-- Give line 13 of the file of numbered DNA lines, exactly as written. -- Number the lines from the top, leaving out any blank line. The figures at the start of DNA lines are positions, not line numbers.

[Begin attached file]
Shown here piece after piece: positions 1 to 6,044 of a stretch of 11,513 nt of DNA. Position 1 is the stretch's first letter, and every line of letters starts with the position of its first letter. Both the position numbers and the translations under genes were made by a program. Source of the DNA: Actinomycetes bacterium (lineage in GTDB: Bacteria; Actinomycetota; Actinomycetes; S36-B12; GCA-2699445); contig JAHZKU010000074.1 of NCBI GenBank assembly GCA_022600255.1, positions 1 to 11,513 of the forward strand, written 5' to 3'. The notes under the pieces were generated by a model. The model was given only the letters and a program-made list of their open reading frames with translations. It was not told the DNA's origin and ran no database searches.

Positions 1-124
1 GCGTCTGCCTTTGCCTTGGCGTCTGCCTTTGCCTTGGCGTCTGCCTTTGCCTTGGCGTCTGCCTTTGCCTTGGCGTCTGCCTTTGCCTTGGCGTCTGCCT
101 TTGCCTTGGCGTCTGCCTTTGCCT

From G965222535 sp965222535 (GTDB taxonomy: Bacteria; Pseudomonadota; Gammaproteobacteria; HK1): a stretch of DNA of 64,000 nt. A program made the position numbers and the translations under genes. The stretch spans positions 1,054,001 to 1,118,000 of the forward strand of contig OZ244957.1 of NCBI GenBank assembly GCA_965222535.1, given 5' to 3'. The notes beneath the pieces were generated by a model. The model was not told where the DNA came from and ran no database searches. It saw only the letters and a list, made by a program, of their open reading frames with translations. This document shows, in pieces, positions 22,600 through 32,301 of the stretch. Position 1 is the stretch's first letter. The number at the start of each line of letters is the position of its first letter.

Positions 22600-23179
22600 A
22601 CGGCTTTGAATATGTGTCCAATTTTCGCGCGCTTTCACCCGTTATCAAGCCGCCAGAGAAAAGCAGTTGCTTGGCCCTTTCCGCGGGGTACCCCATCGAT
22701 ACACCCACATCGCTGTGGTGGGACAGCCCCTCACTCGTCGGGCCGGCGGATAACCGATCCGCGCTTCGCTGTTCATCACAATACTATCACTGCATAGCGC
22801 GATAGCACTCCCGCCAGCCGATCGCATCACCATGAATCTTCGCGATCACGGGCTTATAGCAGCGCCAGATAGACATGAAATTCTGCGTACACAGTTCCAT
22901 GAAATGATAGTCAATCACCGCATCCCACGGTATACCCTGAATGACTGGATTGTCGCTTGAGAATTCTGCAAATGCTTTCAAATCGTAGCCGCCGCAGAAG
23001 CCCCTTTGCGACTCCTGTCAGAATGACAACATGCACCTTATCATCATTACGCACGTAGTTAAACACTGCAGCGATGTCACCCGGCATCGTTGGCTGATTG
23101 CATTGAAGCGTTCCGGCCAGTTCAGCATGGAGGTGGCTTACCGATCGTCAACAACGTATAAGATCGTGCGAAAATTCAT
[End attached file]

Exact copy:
23101 CATTGAAGCGTTCCGGCCAGTTCAGCATGGAGGTGGCTTACCGATCGTCAACAACGTATAAGATCGTGCGAAAATTCAT